By Jim Mackinnon
Beacon Journal business writer
Bill Miller’s children like to say their father was short in stature but larger than life.
William Russell Miller was born April 6, 1922, in segregated Kentucky and went on to become a vice president at Goodyear Tire & Rubber Co., spending 34 years at the company until retiring in 1986. After leaving Goodyear, he worked at the University of Akron and remained involved in other business ventures, spent two years teaching capitalism in Russia under the Peace Corps and was active in numerous Akron-area organizations.
He was a World War II Army veteran who fought in the South Pacific in a segregated unit. After the war he got a bachelor’s degree under the G.I. Bill at Tennessee State University and then a master’s degree at the University of Akron.
He died Dec. 26 in Cocoa Beach, Fla., after a lengthy illness. He previously lived in the Akron area and in Shaker Heights.
While Bill Miller was maybe all of 5-feet 9-inches tall, “He took up all of the space in the room when he was there,” said one of his daughters, Shana Miller.
“He grew up in the segregated South, the Jim Crow South,” she said. He and his brother could not attend a nearby white high school and instead lived weekdays in Somerset, Ky., to attend the all-black Dunbar High School, named for poet Paul Lawrence Dunbar, where they also worked odd jobs to pay expenses.
“They would hitchhike to get back and work on the family farm” in Albany, Ky., on weekends, Shana Miller said.
Her father never let racism deter him and had a love for and knew the importance of education and often became upset with people who wouldn’t take advantage of schooling, she said.
“I entered school able to read because of my dad,” she said.
He worked at Goodyear Atomic Corp. in Piketon, Ohio, and then moved to Goodyear’s corporate headquarters in Akron, where he eventually became vice president of governmental personnel relations. His family believes he was the first African-American vice president at a major rubber company.
“He was always motivated and self-driven, up at 5 o’clock in the morning,” Shana Miller said. “He fought and fought and fought.”
Because of his drive and ingenuity, they became one of the first black families to live in Fairlawn in the late 1960s, she said.
It wasn’t easy for an African-American family to buy a home in the area during that period, she said. Her father passed through Fairlawn in 1967 and saw a house for sale that he liked but wasn’t allowed to look at, Shana Miller said. So, her dad asked a white Goodyear employee to look at the house. The employee bought the home and then deeded it over to her father, she said.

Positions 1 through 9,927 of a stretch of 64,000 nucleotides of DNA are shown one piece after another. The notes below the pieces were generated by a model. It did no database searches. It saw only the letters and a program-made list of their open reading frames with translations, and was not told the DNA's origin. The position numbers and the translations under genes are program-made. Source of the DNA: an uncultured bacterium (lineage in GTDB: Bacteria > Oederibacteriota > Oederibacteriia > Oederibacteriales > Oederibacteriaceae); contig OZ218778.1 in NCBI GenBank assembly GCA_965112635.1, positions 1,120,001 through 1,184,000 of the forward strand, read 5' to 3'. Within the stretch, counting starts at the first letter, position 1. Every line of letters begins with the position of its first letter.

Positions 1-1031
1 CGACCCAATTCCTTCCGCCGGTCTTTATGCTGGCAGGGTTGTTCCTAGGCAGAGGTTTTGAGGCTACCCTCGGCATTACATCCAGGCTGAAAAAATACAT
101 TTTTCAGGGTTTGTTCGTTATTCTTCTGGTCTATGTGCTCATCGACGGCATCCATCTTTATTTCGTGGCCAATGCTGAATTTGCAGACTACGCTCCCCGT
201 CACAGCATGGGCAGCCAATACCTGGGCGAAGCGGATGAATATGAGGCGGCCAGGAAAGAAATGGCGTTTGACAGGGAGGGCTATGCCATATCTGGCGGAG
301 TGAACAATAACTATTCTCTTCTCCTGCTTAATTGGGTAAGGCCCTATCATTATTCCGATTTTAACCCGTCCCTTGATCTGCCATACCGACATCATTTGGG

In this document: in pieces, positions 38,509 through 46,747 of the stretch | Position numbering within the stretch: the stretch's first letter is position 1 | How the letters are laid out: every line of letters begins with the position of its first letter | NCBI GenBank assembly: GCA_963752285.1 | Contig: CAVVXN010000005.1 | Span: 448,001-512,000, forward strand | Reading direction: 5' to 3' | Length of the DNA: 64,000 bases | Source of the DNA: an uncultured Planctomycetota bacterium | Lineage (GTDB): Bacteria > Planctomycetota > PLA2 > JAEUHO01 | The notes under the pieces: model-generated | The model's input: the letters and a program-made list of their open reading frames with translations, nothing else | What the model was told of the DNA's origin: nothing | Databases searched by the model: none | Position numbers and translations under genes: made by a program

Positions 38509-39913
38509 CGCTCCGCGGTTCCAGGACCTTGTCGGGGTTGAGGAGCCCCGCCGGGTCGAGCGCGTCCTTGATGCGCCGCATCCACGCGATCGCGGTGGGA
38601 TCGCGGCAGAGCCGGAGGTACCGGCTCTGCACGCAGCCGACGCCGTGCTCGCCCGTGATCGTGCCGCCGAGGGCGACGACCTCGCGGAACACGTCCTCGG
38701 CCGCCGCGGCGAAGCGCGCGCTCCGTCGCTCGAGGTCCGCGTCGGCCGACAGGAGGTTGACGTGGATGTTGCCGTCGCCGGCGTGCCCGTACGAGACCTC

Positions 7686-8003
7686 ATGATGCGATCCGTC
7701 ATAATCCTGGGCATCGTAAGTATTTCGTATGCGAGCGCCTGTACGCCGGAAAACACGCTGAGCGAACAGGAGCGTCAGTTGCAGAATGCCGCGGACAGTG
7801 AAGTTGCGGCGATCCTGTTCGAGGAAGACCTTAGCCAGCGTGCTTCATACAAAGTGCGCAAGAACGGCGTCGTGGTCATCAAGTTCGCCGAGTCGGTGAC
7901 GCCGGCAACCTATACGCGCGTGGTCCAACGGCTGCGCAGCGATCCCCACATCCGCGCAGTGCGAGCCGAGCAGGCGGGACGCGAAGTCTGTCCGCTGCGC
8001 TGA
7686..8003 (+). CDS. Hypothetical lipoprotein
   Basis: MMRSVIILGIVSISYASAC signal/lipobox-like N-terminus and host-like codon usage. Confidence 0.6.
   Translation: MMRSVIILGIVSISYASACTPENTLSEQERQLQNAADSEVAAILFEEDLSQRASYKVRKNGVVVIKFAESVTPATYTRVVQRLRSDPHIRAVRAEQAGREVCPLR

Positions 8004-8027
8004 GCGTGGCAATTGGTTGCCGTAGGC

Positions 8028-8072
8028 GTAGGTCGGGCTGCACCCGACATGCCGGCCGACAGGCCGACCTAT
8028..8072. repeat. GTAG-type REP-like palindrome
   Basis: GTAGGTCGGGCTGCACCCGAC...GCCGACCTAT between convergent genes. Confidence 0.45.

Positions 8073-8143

“He was fearless like that,” Shana said. “My dad didn’t let that deter him. He saw something he wanted.”
Their presence initially caused hard feelings, she said. But they became longtime friends with neighbors, she said.
Her father started golfing while he was in his 50s, she said.
“It suited his temperament,” she said. “He always had to keep moving. He was in his 70s when he stopped jogging. He golfed into his 80s.”
After Dunbar High School closed with the end of segregation, her father organized an alumni association in the 1970s and started a scholarship fund, she said.
At the age of 68, Bill Miller entered the Peace Corps. He spent two years in the eastern Russian city of Vladivostok, near China and North Korea and about 70 miles northwest of Tokyo, teaching the free enterprise system to Russian business people there.
“Bill was ahead of his time in many respects,” said retired Summit County Common Pleas Judge James Williams, a longtime friend. “He was one of our outstanding business professionals in this area. He was an outstanding individual. He had an infectious smile. Overall, he was a fine person and one the Akron area can be proud of in terms of being a pacesetter and being a solid professional.”
Glenn Stephens recalled meeting Bill Miller for the first time about 28 years ago in Akron through the fraternity Alpha Phi Alpha. Stephens said he was in graduate school then at the University of Akron.
“He became a mentor to me,” Stephens said. While Mr. Miller was in Russia with the Peace Corps, he loaned Stephens money to start a joint construction consulting business, Stephens Miller Consultants. Mr. Miller eventually retired from consulting, Stephens said.
He said he visited Mr. Miller in Florida just a couple of weeks before he died.
“He taught me a lot about business and the game of golf and a lot on life. I will forever be grateful,” Stephens said. “He gave a lot of himself to his community and family.”
Besides being a member of Alpha Phi Alpha, Mr. Miller was a member of the Beta Rho chapter of Sigma Pi Phi Boule and was a 33rd degree Mason.
He was chairman of six of at least 19 community and corporate boards that he joined over the years, including Blue Cross/Blue Shield, FAMU College of Business Advisory Board, Alpha Homes Inc., Akron City Hospital, Green Cross Hospital, Huntington Bank, Akron Roundtable and Summit County Children Services. In 1988, he headed the nine-member Summit County Infrastructure Committee charged with deciding how to spend $5.1 million annually received from a $1.2 billion Ohio public-works bond issue.
Mr. Miller is survived by his wife of 18 years, Edith. Besides Shana Miller, he is survived by children Richard Ross, Anita Rankin, and Rosanne Miller; two sisters; grandchildren; great-grandchildren; nieces and nephews; and a sister-in-law.
A one-hour visitation starts at 8:30 a.m. today at Stewart & Calhoun Funeral Home, 529 W. Thornton St., Akron. A homegoing service follows at 9:30 a.m. in the Stewart & Calhoun chapel.
The family requested instead of flowers that donations be made to the William R. and Edith Pitt-Stamps Miller Endowment Fund, care of Tennessee State University Foundation, 3500 John A. Merritt Blvd., Nashville, TN 37209.
Jim Mackinnon can be reached at 330-996-3544 or email@example.com.